You call me fat, I call you mannerless. Howzzat?

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When good manners flew out of the window, why did they not take some of us with them! Last week, a stranger called me fat and weird on Facebook. While those of you who hang around one of the fan pages of this column sweetly jumped to my defence, the comment, frankly, didn’t bother me. One, because I don’t really see anything wrong with being fat. Or weird. Or both. And two, because I’ve mostly followed the policy that the ones who don’t know better than to resort to personal attacks on strangers just to express a difference of opinion, are best ignored.


But then something happened that challenged my ignore-and-laugh-it-away policy. Two things happened, actually. You may have read about these two incidents in the papers but if you haven’t, let me recap for you. Balpreet, a young, Indian-origin girl studying medicine in Ohio, US, was photographed by a stranger in a shopping mall. He then uploaded the photo on a fun website, mocking the fact that Balpreet had too much hair on her face.

The photo went viral on the Internet and Balpreet’s friends told her about it. She could have chosen the seemingly obvious path of feeling hurt and angry. Instead, she shocked everyone by logging onto that website, commenting under her own pic, and in an extremely sensible manner, informing the stranger about how being a devout follower of the Sikh religion, she has made a conscious choice of not removing the hair. And how she’s proud — and not ashamed, of how she looks. Her comment got an overwhelming response and the guy who had posted her photo ended up writing a long, and well-meant apology to her.

The other incident also happened in the US, when a TV anchor and mother-of-three, Jennifer Livingstone, got a mail from a viewer where instead of commenting on the content of the show, he asked her to lose weight or not appear on TV. Jennifer surprised everyone by reading out the email on the show itself, and told the sender in so many words that he had no business passing a personal comment on her physical appearance without even knowing her or the reasons behind her weight.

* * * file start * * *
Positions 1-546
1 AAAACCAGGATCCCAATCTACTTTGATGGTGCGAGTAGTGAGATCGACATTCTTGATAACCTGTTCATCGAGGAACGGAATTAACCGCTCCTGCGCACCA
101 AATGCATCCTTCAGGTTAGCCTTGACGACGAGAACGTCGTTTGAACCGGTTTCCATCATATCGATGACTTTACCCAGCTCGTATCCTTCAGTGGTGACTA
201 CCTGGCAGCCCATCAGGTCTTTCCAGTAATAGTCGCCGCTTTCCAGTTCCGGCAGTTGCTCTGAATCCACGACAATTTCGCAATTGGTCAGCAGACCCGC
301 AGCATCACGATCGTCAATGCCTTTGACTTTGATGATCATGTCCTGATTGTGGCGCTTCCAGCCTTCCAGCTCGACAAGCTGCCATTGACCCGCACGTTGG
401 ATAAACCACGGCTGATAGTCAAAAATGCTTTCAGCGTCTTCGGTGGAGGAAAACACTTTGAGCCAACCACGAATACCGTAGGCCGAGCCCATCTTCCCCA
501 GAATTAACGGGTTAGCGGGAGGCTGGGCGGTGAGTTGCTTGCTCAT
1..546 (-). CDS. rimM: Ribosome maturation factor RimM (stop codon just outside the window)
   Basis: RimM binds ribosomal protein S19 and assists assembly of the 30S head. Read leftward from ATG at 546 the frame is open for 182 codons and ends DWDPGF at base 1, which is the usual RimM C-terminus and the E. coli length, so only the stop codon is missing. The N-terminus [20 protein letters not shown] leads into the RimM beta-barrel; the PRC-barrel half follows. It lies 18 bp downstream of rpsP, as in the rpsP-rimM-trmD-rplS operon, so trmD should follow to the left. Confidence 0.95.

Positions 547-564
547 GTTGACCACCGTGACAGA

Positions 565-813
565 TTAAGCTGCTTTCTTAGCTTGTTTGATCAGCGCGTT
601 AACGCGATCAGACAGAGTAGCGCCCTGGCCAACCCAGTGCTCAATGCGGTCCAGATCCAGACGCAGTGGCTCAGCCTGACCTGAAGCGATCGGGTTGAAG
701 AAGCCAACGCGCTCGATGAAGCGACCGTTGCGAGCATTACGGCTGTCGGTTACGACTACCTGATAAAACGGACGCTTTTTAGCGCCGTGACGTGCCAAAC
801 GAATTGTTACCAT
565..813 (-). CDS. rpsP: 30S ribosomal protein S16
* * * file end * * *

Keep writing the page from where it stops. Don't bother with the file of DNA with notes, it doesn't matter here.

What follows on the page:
Anyway, the reason why I’ve quoted these two of the many such instances is to tell you that perhaps my policy of ignoring a bully is as outdated as some people mistakenly think good manners are. When there was no Internet, bullies were found in schools, colleges and neighbourhood. They would lose in a game, and not knowing how better to hurt you, call you too fat or too short or too dark or too fair and so on. But they always ran the risk of being confronted or complained about to the teacher, or the parents. Now we have a safety wall in the Internet. In the comfort zone of anonymity and not having to face the other person, people are freely trading insults on Facebook or Twitter.

Did not like what the TV anchor said on the show last evening?… tweet about how he has lost all hair and opted for a transplant. Want to dump the girlfriend?… change the relationship status to ‘single’ and post a message about how she doesn’t look as pretty anymore (another true incident, and this led to the girl ending her life). Thrilled about technology having changed our lives, we’ve forgotten that two things haven’t changed — insults still hurt, and bad manners are bad, whether exhibited in person or over a mesh of unseen cables. Here are lessons I’ve learnt from these incidents. Hope you, too, do.

1 It’s not okay to bully – online or otherwise, a stranger or otherwise:

Do you go up to strangers in shopping malls and tell them that they are looking tacky, even if you feel they are? Do you go up to classmates or neighbours and mock at their skin colour or how fat/thin they are, even if you may joke about it privately? No, you don’t. Not just because they may slap you back, but because it is bad manners to do so. And precisely that’s why when you are sitting at a safe distance in front of a computer screen, you suddenly do not get the right to look at peoples’ profile pics and randomly fling an insulting comment their way. It is still bad manners.

2 An obvious reaction may not always be the wisest:

Anyone in Balpreet Kaur’s position would have first thought of taking legal action against a stranger posting her photo on the net without her permission.  And it’s well within your rights to do so, if your privacy has been compromised. That said, I doubt if an action of that nature would have fetched anything more than the website taking her photo off and the disgruntled guy doing the same with someone else someday. But how she chose to deal with it made people sit up and take notice. And made the perpetrator feel remorseful of his actions. Sometimes in life, getting angry at an insult is less important than feeling truly proud of yourself and showing it off, calmly. Actually not sometimes, always.

3 Physical appearance is just that — an appearance:

And appearances are deceptive. Before you judge anyone on the basis of just how good or bad looking they are, do remember that someone else may be doing the same to you… and your loved ones. And it would just not feel good to even hypothetically imagine for a second that your sister is being called insulting names because of the acne on her face or your dad being called a fatso by strangers. Then why do that to anyone else?  You would think there’s much more to your dad than the pot belly or the balding head. Because you know and love the person that he is. A stranger doesn’t know. And has no right to comment. Do remember that there’s always a story behind how a person looks like what he looks like. You don’t know the story, so keep your mouth shut. And even if you did, it is their story and not yours. Keep it shut, anyway.

Sonal Kalra knows about some crash diets to lose weight. Do you know of some programmes to lose weirdness?

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